Robert...I see your point, but the part I can't figure out is where MFA will come into play. The lenses and camera are spot on in terms of focus when shooting still shots, thus no MFA is needed. My camera was clearly exhibiting a problem with AIServo, thus I hope whatever they fixed corrects that but doesn't impact the single shot quality.

I get frustrated easily and I suppose it's because I didn't like the answer Canon Gave regarding 3rd party lenses and trying to focus blame on them. My Tamaron 70-200 is amazing and works great on still shots. No go on AIServo. however, niegher do any of my Canon's.

I also didn't like the fact that they said that just because my 40D works great with all of them, that it doesn't mean my 70D will. WTF, in that case the 70D is a major downgrade for me then. I see their point that the two cameras have different AF Systems, but for one to work fine with all my lenses and the other not and for them to say that's within tolerance and acceptable is total garbage. I shouldn't have to send in my new camera and all my lenses to get them to work as they should.

In the end, I'm only going to tollerate so much and only because I have my 40D as a backup. However I won't do it for long. I'll take a loss and sell the 70D on craigslist and test out a 7DMKII but my fear is then simliar.

Canon needs to work on Customer service. If this can't be resolved, swap out my camera and don't send me one that doesn't work.

I'm jumping to conclusions though. Camera is do to arrive today. We'll see.

Well, I did some extensive testing on my 70D with AIServo issues and to no avail. it's either a full blown issue or a one-off problem.   Either way, it's going on Craig's List for sale and for the past couple weeks I've been enjoying a perfectly fucntioning and kick-butt 7DMKII.   Absolutely should have waited for this camera to begin with, but I wanted a camera in early summer.  Lesson learned.

 

In the end, my 70D focused fine and worked great with single shots but failed miserably with AIServo.   Overall I'm happy with the 7DII is proving way better and has a lot more functionality and features, especially focus wise.   The only two things I miss are touch screen and to a minor extent the flip out LCD.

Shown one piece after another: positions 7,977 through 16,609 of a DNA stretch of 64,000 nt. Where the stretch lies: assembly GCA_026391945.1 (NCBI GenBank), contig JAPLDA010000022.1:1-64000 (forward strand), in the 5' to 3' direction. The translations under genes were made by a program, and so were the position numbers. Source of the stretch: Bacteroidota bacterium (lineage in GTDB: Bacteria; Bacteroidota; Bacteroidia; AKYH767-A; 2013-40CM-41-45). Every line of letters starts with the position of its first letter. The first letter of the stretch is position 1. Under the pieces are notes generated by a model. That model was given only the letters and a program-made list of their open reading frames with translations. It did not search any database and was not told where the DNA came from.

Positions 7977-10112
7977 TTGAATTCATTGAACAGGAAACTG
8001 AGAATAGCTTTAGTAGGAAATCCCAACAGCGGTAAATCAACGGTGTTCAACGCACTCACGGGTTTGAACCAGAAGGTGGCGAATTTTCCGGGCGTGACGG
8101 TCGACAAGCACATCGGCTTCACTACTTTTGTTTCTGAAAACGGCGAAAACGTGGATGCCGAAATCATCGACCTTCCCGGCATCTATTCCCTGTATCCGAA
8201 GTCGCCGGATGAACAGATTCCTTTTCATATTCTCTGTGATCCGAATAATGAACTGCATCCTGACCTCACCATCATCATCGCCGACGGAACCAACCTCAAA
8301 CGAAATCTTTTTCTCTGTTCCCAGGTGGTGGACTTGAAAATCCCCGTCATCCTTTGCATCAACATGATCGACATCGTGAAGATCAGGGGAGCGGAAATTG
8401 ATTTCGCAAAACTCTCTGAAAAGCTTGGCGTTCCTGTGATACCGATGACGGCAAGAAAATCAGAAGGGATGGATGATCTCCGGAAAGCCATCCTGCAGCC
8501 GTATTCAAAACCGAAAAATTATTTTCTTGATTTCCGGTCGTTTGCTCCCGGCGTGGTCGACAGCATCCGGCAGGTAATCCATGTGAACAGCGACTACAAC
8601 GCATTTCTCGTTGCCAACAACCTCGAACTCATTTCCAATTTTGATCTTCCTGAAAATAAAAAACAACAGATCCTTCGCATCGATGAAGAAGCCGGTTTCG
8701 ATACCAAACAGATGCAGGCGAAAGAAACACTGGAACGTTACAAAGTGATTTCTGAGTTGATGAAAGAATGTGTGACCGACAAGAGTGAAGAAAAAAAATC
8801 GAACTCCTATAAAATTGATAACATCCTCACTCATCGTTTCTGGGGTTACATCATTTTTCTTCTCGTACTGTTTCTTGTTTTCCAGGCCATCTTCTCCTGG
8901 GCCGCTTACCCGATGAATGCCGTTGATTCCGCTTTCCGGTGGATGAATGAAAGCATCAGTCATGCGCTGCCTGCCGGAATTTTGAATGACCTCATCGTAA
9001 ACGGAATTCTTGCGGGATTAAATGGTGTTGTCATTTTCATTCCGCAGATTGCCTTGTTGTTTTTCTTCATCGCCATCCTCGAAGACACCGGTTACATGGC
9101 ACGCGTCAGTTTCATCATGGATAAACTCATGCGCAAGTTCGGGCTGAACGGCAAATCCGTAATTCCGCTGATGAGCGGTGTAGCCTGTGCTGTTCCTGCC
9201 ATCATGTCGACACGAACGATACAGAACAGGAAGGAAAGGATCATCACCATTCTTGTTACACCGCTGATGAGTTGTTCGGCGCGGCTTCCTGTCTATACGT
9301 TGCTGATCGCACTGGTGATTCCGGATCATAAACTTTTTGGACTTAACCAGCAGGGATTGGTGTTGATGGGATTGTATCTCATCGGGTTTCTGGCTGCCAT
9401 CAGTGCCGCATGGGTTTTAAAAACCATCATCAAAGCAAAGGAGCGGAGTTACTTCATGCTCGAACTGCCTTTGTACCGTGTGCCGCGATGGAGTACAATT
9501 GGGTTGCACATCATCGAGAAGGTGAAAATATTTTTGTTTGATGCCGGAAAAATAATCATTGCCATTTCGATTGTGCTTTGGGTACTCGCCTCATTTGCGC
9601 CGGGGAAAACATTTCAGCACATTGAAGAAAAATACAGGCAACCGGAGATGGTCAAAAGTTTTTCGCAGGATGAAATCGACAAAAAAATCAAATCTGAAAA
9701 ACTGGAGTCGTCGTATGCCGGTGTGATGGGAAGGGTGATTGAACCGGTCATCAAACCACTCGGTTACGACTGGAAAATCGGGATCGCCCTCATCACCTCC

I received my new 70D a week or so ago and have been doing a ton of trials with it and definitely have experience the focus issues.  I've been shooting for 15+ years and there is no way this is a "user error" issue.  If I use the center focus point on my model's eye and shoot, it's blurred.  If I use the next spot (in either direction) from the center on her eye and shoot, her eye is razor sharp clear.

Looks like I'll be sending this in for repair/service to Canon and, if that doesn't fix it, I'll be returning it.  This is inexcusable and no amount of MFA will help.  And this is nothing I've ever experienced before with any other equipment.  My guess is the dual-pixel technology has some issue with viewfinder focusing.  I'm tired of digging through the hundreds of posts about it to see no explanation of a user-based fix and a select few posts making it sound like this is "user error" from experienced photographers.

I'm sorely disappointed and somewhat frustrated but have hope that Canon can recalibrate this if I send it back.  <crossing fingers>